ANN ARBOR — So far so good for the University of Michigan’s solar car team in this year’s American Solar Challenge.
UM is one of 18 teams racing through eight states over eight days, from Rochester, N.Y. to St. Paul, Minn. Two other Michigan universities are also competing — Michigan State and Western Michigan.
UM’s Quantum car was first by hours into Monday night’s finish line — a parking lot on State Street in Ann Arbor just north of Michigan Stadium. Rolling in second a couple of hours after UM was the University of Minnesota.
Monday’s racing was obviously in brutal heat, along state highways from Mansfield, Ohio to Ann Arbor, up US-127 and across US-12. And that came a day after racing through Ohio from Erie, Pa. through driving rainstorms — rain that sidelined some competitors with electrical problems, though not UM.
UM race manager Jordan Feight said the UM team was able to “race” at posted speed limits under Monday’s conditions.
The UM car weighs less than 400 pounds. It’s made of carbon fiber composites. Its 1,400-watt solar array charges a five-kilowatt battery pack, and its motor is in the drive wheel. Feight said that despite using less power than a home hair dryer, the car is capable of speeds over 100 mph. (It’s never been tested for top speed, though, Feight said, and its tires are rated for a maximum of 80 mph.)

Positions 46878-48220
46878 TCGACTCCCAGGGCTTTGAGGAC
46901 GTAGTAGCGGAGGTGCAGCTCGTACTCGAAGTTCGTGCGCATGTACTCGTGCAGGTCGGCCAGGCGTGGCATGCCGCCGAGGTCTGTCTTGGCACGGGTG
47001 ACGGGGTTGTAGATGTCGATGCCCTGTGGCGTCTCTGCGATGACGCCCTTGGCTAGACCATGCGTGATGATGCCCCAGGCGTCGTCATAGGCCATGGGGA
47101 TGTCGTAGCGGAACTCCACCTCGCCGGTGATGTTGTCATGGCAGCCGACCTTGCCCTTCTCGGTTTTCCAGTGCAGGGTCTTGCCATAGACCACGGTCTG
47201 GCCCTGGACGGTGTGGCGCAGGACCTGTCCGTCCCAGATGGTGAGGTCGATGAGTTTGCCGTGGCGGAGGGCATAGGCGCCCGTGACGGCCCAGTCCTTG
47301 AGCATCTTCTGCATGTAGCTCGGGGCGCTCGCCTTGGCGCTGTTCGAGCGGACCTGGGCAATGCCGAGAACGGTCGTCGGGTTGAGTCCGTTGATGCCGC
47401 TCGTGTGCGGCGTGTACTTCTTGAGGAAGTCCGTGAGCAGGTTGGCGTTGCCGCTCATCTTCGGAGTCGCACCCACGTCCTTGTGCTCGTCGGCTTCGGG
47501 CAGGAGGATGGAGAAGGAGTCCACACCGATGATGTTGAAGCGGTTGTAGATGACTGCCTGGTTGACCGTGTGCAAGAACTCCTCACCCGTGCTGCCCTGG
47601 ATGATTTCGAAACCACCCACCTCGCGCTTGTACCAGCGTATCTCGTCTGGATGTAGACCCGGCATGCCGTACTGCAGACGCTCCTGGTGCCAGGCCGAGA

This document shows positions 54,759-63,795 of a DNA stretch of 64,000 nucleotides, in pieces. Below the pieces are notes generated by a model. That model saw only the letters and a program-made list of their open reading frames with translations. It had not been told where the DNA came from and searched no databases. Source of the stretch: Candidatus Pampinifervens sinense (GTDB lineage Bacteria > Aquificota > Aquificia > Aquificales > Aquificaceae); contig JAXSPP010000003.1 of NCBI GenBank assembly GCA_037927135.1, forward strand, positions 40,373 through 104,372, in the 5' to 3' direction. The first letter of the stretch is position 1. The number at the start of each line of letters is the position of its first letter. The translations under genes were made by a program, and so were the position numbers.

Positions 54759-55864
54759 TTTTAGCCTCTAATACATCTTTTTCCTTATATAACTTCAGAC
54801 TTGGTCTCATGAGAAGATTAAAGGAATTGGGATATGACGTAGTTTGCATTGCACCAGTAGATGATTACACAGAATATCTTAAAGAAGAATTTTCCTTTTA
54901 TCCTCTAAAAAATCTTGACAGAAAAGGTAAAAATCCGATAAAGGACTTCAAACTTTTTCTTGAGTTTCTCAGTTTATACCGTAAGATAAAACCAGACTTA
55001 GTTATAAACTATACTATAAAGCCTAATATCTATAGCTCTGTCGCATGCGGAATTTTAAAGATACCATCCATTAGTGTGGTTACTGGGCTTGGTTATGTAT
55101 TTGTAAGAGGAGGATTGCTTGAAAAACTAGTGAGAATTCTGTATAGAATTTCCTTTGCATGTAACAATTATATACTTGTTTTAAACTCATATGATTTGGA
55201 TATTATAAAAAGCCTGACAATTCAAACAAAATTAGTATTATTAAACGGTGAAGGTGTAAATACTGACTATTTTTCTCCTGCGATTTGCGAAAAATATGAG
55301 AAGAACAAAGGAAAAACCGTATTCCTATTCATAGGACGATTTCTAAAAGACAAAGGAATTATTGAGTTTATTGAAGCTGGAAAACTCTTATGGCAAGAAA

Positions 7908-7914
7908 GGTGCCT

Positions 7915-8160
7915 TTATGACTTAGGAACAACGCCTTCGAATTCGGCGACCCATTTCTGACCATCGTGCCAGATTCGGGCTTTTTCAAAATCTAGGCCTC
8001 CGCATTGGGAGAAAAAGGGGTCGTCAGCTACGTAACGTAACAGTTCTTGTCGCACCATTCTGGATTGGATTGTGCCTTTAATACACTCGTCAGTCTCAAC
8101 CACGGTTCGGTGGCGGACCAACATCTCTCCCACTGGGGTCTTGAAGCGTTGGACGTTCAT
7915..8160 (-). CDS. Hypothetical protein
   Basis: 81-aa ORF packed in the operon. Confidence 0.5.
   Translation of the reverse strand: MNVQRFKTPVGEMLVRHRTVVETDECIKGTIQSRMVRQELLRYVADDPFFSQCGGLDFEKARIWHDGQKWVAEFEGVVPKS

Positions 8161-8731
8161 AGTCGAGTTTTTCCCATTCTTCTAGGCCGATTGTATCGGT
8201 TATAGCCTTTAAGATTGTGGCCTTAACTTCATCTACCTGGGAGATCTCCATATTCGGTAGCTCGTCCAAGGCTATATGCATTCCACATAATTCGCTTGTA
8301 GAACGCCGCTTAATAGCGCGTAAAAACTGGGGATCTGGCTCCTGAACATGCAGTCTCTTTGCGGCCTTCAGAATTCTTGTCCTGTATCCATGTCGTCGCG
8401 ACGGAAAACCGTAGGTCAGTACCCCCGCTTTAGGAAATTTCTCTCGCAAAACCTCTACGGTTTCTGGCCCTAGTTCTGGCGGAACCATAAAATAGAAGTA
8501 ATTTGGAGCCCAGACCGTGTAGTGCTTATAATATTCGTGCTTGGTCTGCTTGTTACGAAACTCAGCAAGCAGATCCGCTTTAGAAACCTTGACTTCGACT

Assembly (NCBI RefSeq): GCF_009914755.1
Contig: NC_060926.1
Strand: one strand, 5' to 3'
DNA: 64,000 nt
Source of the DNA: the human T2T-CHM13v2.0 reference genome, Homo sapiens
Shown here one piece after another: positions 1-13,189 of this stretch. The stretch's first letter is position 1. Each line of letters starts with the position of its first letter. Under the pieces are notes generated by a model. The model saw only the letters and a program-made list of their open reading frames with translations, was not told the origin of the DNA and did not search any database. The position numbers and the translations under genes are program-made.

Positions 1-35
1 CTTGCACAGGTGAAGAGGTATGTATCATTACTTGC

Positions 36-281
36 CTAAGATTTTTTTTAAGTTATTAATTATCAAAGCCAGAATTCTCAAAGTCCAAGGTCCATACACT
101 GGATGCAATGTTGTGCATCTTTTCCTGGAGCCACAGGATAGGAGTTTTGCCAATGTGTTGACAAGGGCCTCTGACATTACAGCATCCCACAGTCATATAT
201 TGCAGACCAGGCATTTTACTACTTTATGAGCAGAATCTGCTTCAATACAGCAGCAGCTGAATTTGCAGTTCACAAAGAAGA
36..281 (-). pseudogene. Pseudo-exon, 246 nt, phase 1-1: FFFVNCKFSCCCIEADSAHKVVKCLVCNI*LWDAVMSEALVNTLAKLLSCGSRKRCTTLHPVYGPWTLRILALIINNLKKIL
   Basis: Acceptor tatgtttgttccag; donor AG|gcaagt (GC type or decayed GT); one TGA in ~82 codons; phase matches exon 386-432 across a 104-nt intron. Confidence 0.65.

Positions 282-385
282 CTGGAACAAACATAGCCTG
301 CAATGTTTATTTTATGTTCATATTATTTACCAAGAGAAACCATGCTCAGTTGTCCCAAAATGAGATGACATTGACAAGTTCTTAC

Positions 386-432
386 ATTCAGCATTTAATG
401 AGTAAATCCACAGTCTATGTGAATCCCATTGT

Feight said he believes some of the technologies present on the ASC cars will eventually make their way into passenger cars — especially onboard solar panels for charging electric and hybrid vehicles.
Tuesday’s racing will begin at 9 a.m. in Ann Arbor. The cars will head north to Lansing then take M-43 down through Grand Ledge, Hastings and Richland before arriving in downtown Kalamazoo starting at about noon.
The teams will head to WMU’s engineering complex for a mandatory stop and race checkpoint. Each team will spend at least an hour on campus, giving the public an opportunity to get a close-up look at all the competing cars.
The checkpoint is at the College of Engineering and Applied Sciences on WMU’s Parkview Campus, which is located at the intersection of Drake Road and Parkview Avenue. The checkpoint will open at 11 a.m. and close at 3:15 p.m. Free public parking is available in the parking ramp behind the east wing of the engineering complex.
Teams will arrive in Kalamazoo by traveling down Gull Road (M-43) from Richland. They’ll race through the downtown area on Kalamazoo Avenue and follow the I-94 Business Loop along Stadium Drive to Drake Road. Racers will then take Drake Road directly into WMU’s Parkview Campus.
Teams will leave the campus heading east on Parkview Avenue to Oakland Drive, head south on Oakland to Shaver Road and take Shaver to US-131, where they’ll head south for the next leg of the race through northern Indiana and Illinois.
The cars have two days to get to Normal, Ill. Wednesday and Thursday. Then they’ll head for Verona, Wis. Thursday and LaCrosse, Wis. Friday. The race finish is scheduled for Saturday at the Minnesota state capitol in St. Paul.
The American Solar Challenge is run by the Innovators Educational Foundation, a non-profit organization based at the University of Missouri’s campus in Rolla, Mo., now called the Missouri University of Science and Technology. More at www.americansolarchallenge.org.